In the National Interest describes itself as America's only realist weekly (although, in the interests of full disclosure, I must reveal that a British foreign policy website disputes our realist credentials, because of our willingness to entertain alternative points of view).
A colleague of mine, however, raised an interesting question. Why is a foreign affairs weekly edited "from a realist perspective" needed? After all, who wants to read editorials couched in pragmatic rationalism when emotional idealism makes for better copy?
There is a grain of truth in his assertion. After all, it is much sexier to couch military action against Saddam Hussein as a noble undertaking to spread democracy than as a pedestrian exercise to disarm Iraq, to remove its weapons-of-mass-destruction capability and maintain U.S. political standing and power in the Middle East. Lofty aims--however unrealistic--rather than practical objectives are what stir the blood of the citizenry, right?
It is to combat this kind of indulgence that In the National Interest exists. As realists, we believe policy should be evaluated by its likely results, not by the motives or intentions of its framers. Realists are prepared to take calculated risks to achieve their ends, but shy away from gambling outright with a nation's blood or treasure.
For the past year, the soul of the Bush Administration has wavered between realism and various forms of idealism. Beyond securing national interests, idealistic crusades beckon; the temptation to use American power to reshape the world is quite potent.
One pernicious form of idealistic moralizing that has crept back into the discourse is a form of American exceptionalism that says that when terrorists strike other nations, they must have justified reasons for doing so, but that attacks on Americans are in a separate class altogether. It is a departure from the stark realism embraced by the Bush Administration immediately after the 9/11 attacks. In their aftermath, the administration endorsed the formula proposed by Russian Foreign Minister Igor Ivanov, that there were no "good" terrorists. No matter how oppressed a particular ethnic or religious minority, no matter how noble the cause, targeting civilians or the civilian infrastructure of society could not be tolerated. It appeared that the Bush Administration was prepared to recognize that any successful war on terrorism meant combating political chaos in favor of strengthening legitimate states. Tamils, Albanians, Chechens, Uighurs, Palestinians, Basques--all might have legitimate grievances, but no cause could justify that tactics that had, in the end, turned the World Trade Center into a funeral pyre for 3,000 souls.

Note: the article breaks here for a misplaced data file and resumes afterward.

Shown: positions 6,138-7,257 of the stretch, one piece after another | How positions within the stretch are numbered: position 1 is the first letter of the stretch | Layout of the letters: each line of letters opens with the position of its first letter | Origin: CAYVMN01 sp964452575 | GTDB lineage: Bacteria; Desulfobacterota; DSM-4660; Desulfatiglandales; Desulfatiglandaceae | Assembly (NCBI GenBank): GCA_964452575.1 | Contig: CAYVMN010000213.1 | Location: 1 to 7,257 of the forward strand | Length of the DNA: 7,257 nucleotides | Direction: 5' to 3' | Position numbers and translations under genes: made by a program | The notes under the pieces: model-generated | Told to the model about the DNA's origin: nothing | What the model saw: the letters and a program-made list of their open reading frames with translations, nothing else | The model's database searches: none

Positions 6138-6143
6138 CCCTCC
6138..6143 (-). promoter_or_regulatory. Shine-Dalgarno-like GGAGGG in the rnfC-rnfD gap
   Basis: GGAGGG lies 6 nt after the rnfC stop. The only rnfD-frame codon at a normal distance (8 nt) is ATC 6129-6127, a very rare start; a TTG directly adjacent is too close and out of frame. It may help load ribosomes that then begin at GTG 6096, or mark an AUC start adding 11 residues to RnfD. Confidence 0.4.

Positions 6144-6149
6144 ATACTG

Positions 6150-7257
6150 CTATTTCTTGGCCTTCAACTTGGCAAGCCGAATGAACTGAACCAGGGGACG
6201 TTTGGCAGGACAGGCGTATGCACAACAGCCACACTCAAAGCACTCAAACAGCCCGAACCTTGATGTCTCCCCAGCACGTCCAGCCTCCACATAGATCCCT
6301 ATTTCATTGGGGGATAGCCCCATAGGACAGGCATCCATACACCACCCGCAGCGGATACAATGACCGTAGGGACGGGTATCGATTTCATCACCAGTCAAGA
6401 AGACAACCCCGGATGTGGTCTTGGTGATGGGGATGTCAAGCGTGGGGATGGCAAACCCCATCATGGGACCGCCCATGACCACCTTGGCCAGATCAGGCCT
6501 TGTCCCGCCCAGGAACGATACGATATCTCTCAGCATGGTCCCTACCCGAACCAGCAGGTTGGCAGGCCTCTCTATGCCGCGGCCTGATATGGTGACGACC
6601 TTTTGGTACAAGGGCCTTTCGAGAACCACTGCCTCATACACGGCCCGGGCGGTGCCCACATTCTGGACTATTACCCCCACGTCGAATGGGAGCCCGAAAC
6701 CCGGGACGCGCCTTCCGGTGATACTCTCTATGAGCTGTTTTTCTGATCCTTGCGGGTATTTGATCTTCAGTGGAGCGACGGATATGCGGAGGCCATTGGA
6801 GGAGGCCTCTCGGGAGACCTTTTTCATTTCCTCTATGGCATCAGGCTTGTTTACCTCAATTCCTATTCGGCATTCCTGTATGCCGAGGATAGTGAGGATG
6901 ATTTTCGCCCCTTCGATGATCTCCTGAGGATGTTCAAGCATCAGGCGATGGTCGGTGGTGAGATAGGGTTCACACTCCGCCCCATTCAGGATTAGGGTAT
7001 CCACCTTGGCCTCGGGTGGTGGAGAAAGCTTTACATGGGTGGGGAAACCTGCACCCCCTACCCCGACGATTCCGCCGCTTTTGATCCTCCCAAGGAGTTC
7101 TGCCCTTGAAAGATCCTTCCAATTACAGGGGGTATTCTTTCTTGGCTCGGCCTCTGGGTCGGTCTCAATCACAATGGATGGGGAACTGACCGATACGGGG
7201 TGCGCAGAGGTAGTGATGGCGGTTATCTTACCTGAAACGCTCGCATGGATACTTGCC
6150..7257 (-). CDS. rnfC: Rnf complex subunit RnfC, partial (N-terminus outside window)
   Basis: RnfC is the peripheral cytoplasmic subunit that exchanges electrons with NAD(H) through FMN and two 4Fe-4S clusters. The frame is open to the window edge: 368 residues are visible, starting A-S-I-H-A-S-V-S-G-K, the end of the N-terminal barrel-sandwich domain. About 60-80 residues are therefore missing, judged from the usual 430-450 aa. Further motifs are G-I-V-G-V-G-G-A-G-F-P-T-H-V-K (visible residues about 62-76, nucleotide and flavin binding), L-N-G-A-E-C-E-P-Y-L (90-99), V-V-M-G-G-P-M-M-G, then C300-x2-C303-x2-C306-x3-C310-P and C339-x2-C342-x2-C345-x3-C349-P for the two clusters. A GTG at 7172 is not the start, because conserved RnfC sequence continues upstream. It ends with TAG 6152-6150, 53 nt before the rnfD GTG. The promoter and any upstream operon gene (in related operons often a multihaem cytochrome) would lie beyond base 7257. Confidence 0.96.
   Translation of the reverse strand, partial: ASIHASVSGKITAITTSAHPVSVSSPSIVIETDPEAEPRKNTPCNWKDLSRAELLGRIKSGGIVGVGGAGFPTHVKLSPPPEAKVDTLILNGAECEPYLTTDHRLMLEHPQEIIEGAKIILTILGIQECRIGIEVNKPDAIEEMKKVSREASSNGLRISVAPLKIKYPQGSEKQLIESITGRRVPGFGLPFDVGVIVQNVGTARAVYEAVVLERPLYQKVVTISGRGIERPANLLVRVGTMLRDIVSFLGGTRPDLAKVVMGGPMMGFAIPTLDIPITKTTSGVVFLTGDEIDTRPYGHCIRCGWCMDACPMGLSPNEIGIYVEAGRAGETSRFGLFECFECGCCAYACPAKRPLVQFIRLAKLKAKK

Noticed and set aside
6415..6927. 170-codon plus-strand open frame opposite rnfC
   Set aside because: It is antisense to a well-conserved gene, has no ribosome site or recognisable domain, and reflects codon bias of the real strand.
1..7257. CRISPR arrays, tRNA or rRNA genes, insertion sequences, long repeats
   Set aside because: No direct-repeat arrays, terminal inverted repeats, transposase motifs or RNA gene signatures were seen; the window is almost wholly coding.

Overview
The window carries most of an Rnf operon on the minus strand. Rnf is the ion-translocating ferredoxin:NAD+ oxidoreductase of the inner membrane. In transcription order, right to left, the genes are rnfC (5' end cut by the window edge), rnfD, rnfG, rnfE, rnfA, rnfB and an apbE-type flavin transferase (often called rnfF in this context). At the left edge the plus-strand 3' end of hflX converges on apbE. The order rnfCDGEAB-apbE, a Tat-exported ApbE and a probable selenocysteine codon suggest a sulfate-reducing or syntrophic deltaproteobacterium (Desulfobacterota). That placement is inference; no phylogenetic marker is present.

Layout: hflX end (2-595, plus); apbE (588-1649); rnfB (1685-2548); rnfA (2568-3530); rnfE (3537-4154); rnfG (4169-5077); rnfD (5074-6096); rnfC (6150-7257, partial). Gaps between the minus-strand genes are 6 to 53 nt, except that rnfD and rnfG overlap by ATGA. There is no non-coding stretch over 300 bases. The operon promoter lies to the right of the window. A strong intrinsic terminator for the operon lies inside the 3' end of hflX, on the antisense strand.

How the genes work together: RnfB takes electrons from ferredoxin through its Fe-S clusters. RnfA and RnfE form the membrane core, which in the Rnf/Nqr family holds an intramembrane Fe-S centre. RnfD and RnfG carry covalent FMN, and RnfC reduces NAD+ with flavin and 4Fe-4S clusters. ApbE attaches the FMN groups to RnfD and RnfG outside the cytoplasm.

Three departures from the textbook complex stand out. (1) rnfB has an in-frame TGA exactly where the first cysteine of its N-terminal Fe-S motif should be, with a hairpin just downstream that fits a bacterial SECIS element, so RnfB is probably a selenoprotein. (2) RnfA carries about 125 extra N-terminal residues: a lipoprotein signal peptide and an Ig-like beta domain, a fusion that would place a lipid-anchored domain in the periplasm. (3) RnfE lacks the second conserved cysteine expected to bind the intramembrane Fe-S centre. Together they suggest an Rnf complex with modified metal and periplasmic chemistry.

Other major powers--notably Russia and India--took Washington's rhetoric of a broad, sustained campaign against "all forms" of international terrorism at face value. So did terrorists--and their sponsors. It was no coincidence that within three weeks of the attacks (on September 28) Chechen separatists announced their willingness to open talks with Russia--without preconditions. On October 23, the Irish Republican Army took the first steps toward disarmament. Less than a week later, the Basque ETA proclaimed it would lay down its weapons if Spain would consent to a referendum on independence. Meanwhile, the government of Bosnia--after tolerating the presence of Islamist radicals on its soil for years--moved to arrest and deport a number of individuals tied to terrorist activities in the Middle East and Europe.